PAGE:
Travels / Wales


After our week at Word Alive, Andre and I caught a train from Prestatyn down to Betws-y-Coed (betus-ee-coyd) in northern Snowdonia. Betws-y-Coed considers itself the activity hub for northern Snowdonia, which was handy for us as we didn’t have a car. We spent most of the weekend doing walks in the local area, as there were many paths which started at Betws itself.

Our first day we took a short walk up the hill behind our B&B. It was meant to be the easiest gradient available, except Andre took us on the scenic route which made it considerably steeper, muddier and wetter! At the top was a lake with views across the hills, and we made the walk back down via the road which we were probably meant to walk up in the first place.


We stayed at the Garth Dderwen B&B which was very handy to the centre of Betws – everything was within walking distance. The room was comfortable, clean and nicely furnished, and I was especially impressed that they had provided hot chocolate sachets with the tea and coffee! They provided an excellent breakfast and the hostess even offered to do laundry for us when she noticed we’d hung up some wet things in the bathroom to dry – not a service they normally offer, but very helpful because there are no laundromats in Betws-y-Coed! (There is a village further up the valley where you can do laundry, but that was inconvenient for us without a car).

On the next day we took a walk up the opposite side of the valley to see a neolithic burial chamber. We decided to combine two walks together in order to also visit the ‘Fairy Glen’ (just a creek with some rapids running through a ravine). It ended up being much longer than we anticipated, but once we had done all the uphill bit at the beginning we quite enjoyed it.


At our highest point we stopped to eat the lunch we had bought from the store that morning, looking over the valley to the mountains in the distance – unfortunately Mt Snowdon itself was obscured from view by another mountain.


View over northern Snowdonia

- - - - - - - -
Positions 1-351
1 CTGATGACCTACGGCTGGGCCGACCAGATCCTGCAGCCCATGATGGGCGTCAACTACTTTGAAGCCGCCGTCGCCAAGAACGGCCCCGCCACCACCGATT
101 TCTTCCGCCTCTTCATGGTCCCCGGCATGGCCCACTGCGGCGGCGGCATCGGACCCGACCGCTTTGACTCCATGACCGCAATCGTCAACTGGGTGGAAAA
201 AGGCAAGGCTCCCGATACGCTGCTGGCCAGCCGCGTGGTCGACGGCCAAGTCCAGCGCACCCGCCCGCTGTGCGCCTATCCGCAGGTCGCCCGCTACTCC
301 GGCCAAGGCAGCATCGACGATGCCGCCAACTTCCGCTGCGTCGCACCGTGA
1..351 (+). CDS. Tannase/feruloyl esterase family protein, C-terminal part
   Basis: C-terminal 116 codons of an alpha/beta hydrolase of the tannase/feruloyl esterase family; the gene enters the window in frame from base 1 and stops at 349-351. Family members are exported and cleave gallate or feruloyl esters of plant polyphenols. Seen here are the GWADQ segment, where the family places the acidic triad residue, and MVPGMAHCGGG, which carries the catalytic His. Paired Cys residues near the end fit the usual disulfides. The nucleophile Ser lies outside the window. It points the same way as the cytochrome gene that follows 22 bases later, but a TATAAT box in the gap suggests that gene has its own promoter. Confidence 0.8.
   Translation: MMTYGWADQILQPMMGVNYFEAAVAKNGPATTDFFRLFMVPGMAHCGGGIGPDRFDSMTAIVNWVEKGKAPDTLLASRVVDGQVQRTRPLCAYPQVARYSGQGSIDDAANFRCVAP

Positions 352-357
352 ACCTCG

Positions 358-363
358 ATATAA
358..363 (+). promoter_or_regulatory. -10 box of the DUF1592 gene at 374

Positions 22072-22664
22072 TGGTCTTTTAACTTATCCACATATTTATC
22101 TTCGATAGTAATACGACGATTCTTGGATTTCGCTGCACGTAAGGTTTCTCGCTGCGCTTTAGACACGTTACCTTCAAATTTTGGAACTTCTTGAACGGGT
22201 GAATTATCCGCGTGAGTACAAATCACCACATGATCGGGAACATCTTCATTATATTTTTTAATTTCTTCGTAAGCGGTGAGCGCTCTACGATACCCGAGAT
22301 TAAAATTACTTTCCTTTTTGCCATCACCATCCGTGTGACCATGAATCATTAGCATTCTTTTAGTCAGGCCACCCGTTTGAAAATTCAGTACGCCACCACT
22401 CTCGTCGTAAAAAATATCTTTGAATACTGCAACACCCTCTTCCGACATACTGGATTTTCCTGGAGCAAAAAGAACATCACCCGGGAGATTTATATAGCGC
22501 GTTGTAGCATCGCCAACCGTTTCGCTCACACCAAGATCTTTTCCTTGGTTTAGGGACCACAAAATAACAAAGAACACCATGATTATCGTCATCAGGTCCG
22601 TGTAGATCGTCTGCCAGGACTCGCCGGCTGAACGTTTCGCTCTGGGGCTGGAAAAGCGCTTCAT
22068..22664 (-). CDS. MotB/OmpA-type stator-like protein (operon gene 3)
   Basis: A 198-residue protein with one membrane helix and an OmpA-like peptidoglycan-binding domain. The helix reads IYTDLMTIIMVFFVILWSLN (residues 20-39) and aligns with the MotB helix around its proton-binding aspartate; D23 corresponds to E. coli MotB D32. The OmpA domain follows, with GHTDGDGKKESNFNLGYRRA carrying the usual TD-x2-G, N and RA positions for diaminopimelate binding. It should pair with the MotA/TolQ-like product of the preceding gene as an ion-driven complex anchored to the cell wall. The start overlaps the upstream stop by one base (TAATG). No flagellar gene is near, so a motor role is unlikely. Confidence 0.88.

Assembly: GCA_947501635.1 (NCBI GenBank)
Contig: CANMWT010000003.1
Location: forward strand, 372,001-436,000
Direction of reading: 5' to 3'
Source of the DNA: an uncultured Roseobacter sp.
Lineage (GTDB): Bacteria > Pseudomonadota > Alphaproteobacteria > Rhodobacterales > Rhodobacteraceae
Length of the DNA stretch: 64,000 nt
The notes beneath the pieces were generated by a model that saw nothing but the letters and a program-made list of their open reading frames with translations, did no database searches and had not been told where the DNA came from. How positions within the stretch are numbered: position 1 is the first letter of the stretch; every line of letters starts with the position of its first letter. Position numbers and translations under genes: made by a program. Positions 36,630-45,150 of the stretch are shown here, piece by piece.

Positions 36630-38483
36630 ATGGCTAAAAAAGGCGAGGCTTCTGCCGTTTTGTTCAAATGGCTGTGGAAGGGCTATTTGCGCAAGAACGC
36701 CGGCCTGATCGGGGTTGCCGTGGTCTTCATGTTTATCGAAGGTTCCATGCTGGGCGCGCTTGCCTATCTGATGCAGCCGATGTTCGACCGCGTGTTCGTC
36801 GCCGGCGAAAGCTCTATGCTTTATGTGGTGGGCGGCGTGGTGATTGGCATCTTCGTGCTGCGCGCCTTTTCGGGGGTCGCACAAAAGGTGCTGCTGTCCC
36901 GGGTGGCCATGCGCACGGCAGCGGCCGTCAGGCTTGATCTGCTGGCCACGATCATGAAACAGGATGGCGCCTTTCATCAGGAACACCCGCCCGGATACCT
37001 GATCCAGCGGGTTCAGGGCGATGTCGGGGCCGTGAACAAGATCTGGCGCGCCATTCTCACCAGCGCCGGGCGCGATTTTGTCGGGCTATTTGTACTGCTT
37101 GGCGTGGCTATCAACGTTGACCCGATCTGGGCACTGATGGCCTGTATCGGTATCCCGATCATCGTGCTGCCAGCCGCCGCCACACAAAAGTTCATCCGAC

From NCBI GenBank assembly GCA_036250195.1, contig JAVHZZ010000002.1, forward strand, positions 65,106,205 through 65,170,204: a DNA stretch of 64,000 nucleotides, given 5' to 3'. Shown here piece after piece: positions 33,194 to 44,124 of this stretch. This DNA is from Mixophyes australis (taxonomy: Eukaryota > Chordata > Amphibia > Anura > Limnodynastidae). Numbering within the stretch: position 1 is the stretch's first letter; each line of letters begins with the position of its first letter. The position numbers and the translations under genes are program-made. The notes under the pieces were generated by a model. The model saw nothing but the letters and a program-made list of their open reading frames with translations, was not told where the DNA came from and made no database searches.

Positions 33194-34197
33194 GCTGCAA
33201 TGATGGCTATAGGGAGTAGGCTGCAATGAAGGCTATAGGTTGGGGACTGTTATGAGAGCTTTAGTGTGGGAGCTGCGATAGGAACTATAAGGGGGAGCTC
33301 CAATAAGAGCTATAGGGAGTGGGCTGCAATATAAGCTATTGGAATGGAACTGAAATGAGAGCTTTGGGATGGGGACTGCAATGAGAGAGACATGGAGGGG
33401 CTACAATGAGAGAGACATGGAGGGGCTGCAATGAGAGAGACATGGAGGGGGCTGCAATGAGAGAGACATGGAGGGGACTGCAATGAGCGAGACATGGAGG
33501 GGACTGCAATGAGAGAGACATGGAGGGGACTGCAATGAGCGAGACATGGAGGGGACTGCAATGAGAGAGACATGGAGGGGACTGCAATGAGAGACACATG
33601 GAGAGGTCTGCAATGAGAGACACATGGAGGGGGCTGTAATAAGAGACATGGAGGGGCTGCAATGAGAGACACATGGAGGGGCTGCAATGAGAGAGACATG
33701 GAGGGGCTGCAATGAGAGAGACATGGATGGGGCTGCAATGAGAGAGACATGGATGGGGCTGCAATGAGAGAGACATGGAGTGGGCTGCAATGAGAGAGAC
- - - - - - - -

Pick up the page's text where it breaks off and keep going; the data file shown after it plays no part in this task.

Neolithic burial chamber

After we found the neolithic burial chamber, we started back down the hillside – going through a lot of muddy ground torn up by cattle’s hooves – until we got back down the road and followed it along to the path which heads down to the Fairy Glen. Unfortunately many of the trees did not have their leaves back yet so it was not as pretty as the pictures online suggest, but it was nice to sit by a more ‘wild’ creek which reminded us a bit of home.

That night we found a pub in the village with the best food we had while in Betws-y-Coed, at the Pont Y Pair hotel. There was a bit of a wait for the food but it was definitely worth it! Sausages with mash and sticky toffee pudding never tasted so good. On the off chance we ever end up back at Betws we will be eating there again!


Pont Y Pair Hotel


3 thoughts on “Snowdonia

  1. Snowdonia is on my bucketlist of places I want to go. Have been told that it is lovely, but that it’s something to do in the summer. Sounds like you had a fun and adventurous time.

    • Honestly, it would not rank on a bucket list for me – we went mostly because it had been recommended, and we were already in the area. Perhaps this is because we didn’t see it at its best – a lot of trees were still bare. Even so, I have found a lot of English and Welsh national parks and ‘areas of outstanding natural beauty’ pale in comparison to other places I have seen in Europe and Australia. It’s pretty, but not spectacular. If you are a serious mountain hiker I can see that Mt Snowdon would be an attractive draw-card.

      • UK’s nature is nothing to other places I’ve been either, but it’s got it’s own charm. It’s not really exotic, colourful, or grand, but it’s still got some beauty. Just of the more simple type I guess. I loved exploring Cornwall, when I lived there.
        Mt. Snowdon is just one of those places I want to go, both for the hike and the nature. It has some appeal as a biologist too 🙂

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